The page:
Judge Rhodes meets with Detroit Board of Education, leaves before public comments

May 18, 2016 at 4:26 pm
On Wednesday, Detroit Public Schools Emergency Manager, Judge Steven Rhodes, met with members of the district's elected — but ultimately powerless — school board. 

The gathering was scheduled after a chaotic district-wide meeting last week, where Rhodes clashed with board members — originally telling them he had no intentions to meet with them. After Thomas Pedroni, an associate professor at Wayne State University pushed the former judge to meet with the board, Rhodes backtracked and agreed to Wednesday's meeting. (Watch clips from last week's meeting below) 

EM Rhodes public meeting, May 2016 from Kate Levy on Vimeo.

Hosted like a traditional board meeting, the gathering at Frederick Douglass Academy for Young Men was run by the board president Herman Davis. Board members had the opportunity to share with Rhodes issues they saw within the district and ask questions about DPS' ever-ballooning debt — one that has blossomed under the state's appointed emergency managers. 

At the meeting, board members asked if Rhodes would sign onto a federal lawsuit that was recently filed on behalf of the powerless board against the state. He said he would "study" it.  

Members also asked the Emergency Manager if he would support a forensic audit of the district — something many teachers and parents have been pushing for in order to understand where funds have gone since the state originally took over the district in 1999. 

To this Rhodes said he was "not opposed" to an audit, but that he would not go on the record supporting it, specifically as the request currently stands. "It would be a Herculean task to do a general forensic audit," he said, saying the district, at the time, doesn't have the money to pay for such an expense. 

While the general mood of the meeting was far more polite or, shall we say, "civil" then last week's meeting, there was once again an awkward tension around the fact the Rhodes seemed to be most open to listening to the opinions of Pedroni, an academic who is not on the board.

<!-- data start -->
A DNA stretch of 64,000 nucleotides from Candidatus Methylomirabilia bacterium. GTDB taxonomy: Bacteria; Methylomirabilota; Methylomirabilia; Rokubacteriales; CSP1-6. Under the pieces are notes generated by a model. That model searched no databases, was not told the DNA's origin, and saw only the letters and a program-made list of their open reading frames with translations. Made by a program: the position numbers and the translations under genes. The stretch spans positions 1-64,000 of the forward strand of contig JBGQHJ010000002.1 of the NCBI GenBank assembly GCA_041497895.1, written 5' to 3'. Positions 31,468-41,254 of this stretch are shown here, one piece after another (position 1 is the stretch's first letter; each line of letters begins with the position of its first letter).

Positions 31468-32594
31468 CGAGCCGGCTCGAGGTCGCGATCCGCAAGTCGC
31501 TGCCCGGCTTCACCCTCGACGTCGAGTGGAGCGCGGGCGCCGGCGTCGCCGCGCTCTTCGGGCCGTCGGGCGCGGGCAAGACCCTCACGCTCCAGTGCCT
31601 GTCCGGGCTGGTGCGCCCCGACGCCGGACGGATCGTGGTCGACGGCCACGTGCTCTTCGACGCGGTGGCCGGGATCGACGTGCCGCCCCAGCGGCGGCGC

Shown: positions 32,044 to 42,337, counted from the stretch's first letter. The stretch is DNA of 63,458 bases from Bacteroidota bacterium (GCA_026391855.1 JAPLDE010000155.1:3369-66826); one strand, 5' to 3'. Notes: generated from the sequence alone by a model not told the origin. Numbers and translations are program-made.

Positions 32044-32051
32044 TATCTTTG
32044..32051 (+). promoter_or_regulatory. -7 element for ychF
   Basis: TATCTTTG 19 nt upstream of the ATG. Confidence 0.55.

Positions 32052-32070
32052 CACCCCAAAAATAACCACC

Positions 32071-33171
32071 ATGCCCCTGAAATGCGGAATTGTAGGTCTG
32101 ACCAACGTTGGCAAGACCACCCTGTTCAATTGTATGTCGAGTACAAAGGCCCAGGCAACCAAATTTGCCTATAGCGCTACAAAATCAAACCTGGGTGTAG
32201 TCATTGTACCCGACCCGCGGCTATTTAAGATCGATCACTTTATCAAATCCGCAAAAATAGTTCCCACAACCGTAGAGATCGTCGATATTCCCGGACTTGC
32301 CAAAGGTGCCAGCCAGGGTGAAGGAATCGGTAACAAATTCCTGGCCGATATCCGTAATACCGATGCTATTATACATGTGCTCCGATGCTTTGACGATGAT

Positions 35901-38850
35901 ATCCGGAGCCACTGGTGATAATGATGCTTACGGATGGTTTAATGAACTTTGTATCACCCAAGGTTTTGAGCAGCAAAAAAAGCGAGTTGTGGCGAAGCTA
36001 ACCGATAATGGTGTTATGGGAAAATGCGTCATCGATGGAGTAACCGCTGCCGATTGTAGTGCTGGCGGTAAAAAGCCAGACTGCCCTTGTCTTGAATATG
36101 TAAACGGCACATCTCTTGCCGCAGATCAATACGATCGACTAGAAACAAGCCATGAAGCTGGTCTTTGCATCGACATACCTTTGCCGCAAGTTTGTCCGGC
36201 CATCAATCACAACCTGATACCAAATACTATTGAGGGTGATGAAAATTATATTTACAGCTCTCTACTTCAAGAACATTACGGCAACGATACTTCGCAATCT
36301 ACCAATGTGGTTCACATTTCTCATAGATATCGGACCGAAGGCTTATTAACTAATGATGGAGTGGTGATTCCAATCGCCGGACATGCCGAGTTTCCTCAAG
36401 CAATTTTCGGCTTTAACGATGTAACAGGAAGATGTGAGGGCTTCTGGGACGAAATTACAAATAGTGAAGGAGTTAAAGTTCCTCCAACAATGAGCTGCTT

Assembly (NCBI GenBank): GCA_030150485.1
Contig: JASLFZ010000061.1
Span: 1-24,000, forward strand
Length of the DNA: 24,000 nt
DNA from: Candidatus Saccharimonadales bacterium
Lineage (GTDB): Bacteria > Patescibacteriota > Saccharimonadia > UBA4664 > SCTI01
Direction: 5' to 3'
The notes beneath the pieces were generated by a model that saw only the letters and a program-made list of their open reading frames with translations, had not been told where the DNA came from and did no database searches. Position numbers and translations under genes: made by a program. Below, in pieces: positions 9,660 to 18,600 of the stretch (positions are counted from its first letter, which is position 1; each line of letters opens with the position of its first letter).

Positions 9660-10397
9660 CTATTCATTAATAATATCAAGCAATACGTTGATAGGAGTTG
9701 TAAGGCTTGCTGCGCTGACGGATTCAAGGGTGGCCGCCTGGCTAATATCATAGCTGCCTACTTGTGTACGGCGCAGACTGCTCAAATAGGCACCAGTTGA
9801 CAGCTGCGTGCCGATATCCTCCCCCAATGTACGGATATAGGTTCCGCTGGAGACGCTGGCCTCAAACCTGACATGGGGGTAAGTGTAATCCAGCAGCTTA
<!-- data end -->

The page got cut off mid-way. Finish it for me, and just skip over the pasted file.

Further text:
After the professor spoke, at the request of Board President Davis, Rhodes commented on how "articulate" Pedroni was and invited him to come to Lansing to speak with more influential people about problems with the Senate bill's Detroit Education Commission — an appointed board in charge of monitoring openings and closing of schools. 

As one attendee, William Davis, remarked later in the public comments section, "What is this, 1954?" While Davis noted that he personally respects Pedroni and understands that the professor is an ally, he was still trying to rationalize why Rhodes was most open to listening to a white, non-Detroit resident (10 out of the 11 board members are African American). 

Rhodes, however, did not hear Davis's comment. Following Pedroni's speech, the first in the public comments section, he left — walking out in the middle of a statement from Helen Moore, a DPS advocate and mentor, who Pedroni said he wanted to take to Lansing for discussions if he went with Rhodes (minutes before walking out in the middle of Moore's comment, Rhodes told Pedroni that he had planned to ask Moore to come to Lansing as well). 

At this point the generally amicable audience began grumbling with dismay. 

"Change your schedule!" "He's going to lunch!" and "He's so insincere" are just a few of utterances that came from the public.

Comments ranged from calls for a forensic audit, specific problems with a principal at one DPS school, and frustrations with the fact that Rhodes — the one with the power to formally address their concerns — left so early. 

"I am beyond being upset. I cannot express enough," said Yolanda Peoples, a DPS parent who pulled her son out of school today so he could see Rhodes and understand how democracy works in the city. "The police presence here, that would never happen in Detroit. We are coming here to voice our opinions, to give our expectations, and for children to be able to demand some respect."

For the board's part there are mixed feelings with how the meeting went. 

"What has happened is we have forced Judge Rhodes to recognize the board because it seems lately that they act like we don't exist or we don't have a role to play," said Tawanna Simpson, the board member who was originally ignored by Rhodes last week when she asked when he would meet with them. "I am glad that he had a chance to actually meet some of the board members and realize we have some of the same concerns that he has." 

While she was pleased that that board finally had a platform on which to speak, Simpson remained frustrated — like many of the parents — with the EM's early departure. 

"I noticed before the end of the last public comment, there was nobody here from his administration," said Simpson, who had asked Rhodes to leave behind someone from his team to record the public comments. "I was disappointed that he just gave me lip service, because the community is very important and it's who we represent."